It is one thing when you're negotiating upfront, yes, we've gotten a subpoena. We're going to do a due diligence search, but this is after a search warrant already, and they found more documents at a -- I believe it was the GSA facility.
So, it's a very odd predicament that DOJ finds itself in.
COOPER: Maggie, you heard what Shan said, I mean, how is the ruling being viewed by the former President and those in his orbit, do we know?
MAGGIE HABERMAN, CNN POLITICAL ANALYST: To be clear, Anderson, we don't actually know what happened in Court, because as was noted before, these are sealed proceedings. We know what we are being told. And our understanding is that the Judge did not choose to side with DOJ today. We don't know whether that will happen in the future, as others have said tonight, and it absolutely could.
But the Trump team is treating this as if it is a huge win for them, and they have had few wins lately. So, I understand why.
I think that from their perspective, they think that this punts things for another day. But again, the ball really is in DOJ's court at the moment because DOJ could, as Shan said, go into his properties again.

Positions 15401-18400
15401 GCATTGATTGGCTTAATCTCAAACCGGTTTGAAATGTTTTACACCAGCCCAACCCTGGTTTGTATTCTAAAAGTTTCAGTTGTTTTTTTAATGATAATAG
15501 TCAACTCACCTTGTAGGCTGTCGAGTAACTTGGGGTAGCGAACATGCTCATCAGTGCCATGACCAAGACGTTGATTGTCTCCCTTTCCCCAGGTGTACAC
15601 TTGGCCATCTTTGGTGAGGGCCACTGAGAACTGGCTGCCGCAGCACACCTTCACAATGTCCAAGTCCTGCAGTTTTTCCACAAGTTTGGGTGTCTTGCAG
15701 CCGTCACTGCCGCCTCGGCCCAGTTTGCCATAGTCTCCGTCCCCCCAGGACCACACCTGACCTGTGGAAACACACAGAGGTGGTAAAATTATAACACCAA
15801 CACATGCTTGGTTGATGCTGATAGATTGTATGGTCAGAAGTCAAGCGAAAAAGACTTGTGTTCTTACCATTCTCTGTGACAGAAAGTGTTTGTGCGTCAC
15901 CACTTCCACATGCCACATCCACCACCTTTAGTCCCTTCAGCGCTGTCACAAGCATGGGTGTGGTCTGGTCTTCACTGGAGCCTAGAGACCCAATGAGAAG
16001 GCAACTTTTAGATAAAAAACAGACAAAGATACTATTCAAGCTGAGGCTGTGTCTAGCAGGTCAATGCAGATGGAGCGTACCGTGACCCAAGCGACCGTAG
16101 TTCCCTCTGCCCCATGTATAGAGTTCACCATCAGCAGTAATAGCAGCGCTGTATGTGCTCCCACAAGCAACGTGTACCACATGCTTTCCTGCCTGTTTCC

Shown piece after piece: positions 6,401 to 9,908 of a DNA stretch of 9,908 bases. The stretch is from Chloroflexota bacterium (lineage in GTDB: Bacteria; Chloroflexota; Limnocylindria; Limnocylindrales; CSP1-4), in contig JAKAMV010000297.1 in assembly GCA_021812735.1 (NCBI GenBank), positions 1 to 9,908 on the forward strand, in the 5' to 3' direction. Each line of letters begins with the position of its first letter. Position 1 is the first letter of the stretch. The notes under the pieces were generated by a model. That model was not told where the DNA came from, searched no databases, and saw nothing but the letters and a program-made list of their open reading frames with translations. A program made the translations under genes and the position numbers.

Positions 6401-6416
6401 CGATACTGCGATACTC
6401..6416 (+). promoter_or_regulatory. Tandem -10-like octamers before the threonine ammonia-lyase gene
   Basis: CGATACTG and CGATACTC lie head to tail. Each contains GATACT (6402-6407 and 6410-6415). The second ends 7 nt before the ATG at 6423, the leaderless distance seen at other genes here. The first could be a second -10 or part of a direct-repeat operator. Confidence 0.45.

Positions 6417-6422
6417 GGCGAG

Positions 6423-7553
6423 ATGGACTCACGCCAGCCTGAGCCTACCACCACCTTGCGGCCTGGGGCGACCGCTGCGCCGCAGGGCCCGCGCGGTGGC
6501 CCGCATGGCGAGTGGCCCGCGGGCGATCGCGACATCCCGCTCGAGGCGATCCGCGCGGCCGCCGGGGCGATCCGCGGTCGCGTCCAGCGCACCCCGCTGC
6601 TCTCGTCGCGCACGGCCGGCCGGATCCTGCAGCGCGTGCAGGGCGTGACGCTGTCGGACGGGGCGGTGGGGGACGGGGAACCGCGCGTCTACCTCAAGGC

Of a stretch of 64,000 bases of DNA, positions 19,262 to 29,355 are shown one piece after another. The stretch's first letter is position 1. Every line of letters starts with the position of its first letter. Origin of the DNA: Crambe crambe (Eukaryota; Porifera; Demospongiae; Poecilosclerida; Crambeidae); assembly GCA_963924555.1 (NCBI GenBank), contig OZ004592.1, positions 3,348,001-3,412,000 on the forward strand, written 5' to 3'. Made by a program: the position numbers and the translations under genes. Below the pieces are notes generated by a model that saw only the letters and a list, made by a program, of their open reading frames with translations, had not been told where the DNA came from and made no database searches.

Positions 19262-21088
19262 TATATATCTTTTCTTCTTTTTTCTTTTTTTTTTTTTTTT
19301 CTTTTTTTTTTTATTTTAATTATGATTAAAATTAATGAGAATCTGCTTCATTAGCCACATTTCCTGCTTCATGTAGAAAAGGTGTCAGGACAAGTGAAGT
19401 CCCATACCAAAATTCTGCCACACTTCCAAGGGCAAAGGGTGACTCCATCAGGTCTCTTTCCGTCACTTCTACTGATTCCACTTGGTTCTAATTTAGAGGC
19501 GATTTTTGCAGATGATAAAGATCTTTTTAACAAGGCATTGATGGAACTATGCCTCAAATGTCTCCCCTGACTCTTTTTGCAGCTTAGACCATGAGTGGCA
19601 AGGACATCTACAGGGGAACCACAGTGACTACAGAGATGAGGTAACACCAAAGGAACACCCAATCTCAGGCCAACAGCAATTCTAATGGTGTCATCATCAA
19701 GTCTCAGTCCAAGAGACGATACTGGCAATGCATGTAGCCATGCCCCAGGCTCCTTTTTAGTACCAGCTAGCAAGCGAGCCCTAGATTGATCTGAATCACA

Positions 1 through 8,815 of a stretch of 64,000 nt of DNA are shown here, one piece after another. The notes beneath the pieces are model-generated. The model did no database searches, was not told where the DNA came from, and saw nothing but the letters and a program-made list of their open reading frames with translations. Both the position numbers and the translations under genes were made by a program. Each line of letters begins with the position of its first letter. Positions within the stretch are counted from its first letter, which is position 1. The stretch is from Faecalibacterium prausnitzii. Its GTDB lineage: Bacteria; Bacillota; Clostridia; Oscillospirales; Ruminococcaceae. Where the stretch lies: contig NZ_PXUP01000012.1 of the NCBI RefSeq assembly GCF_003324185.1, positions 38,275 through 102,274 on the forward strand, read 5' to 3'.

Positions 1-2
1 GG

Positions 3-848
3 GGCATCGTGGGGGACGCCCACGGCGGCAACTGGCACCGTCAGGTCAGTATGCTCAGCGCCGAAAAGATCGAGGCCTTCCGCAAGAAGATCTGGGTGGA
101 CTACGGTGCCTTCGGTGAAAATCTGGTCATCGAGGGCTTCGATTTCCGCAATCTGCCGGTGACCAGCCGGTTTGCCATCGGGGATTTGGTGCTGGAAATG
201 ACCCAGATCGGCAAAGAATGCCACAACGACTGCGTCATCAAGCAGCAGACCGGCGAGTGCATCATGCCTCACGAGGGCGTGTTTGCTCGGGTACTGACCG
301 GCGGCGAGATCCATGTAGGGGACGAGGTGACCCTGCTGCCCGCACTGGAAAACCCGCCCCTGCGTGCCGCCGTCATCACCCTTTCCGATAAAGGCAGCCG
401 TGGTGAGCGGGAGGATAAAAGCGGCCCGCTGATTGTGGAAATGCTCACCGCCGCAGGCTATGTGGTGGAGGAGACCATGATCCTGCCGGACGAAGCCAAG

Now, we have been told many weeks ago, there was no reasonable probable cause to search Bedminster or Trump Tower. But does what happened with the finding the at least two documents at this GSA-run store or operated or paid for storage facility give them probable cause? I don't know. And I think that's something DOJ is going to weigh.
COOPER: And Shan, just legally speaking, what are the possible next move of the DOJ?
WU: I think that they certainly could look to see if they have probable cause for another search warrant. I mean, a normal situation where someone is suspected of having stolen something, you would look at all their properties, not just one.
But I think they also of course have on the plate, whether they can just move ahead to a charging decision, too.
There is nothing wrong with contemporaneously continuing to negotiate. I mean, in some ways, they're building a record of their good faith of the various inconsistencies being said. It is so unusual that Trump's team cannot produce someone to be the Custodian of Records.
I mean, it is quite symbolic, it really indicates that nobody has custody of the records. They don't know where they are. And that has to be very alarming for DOJ and it puts a lot of pressure on them to decide what to do next to safeguard these really sensitive materials.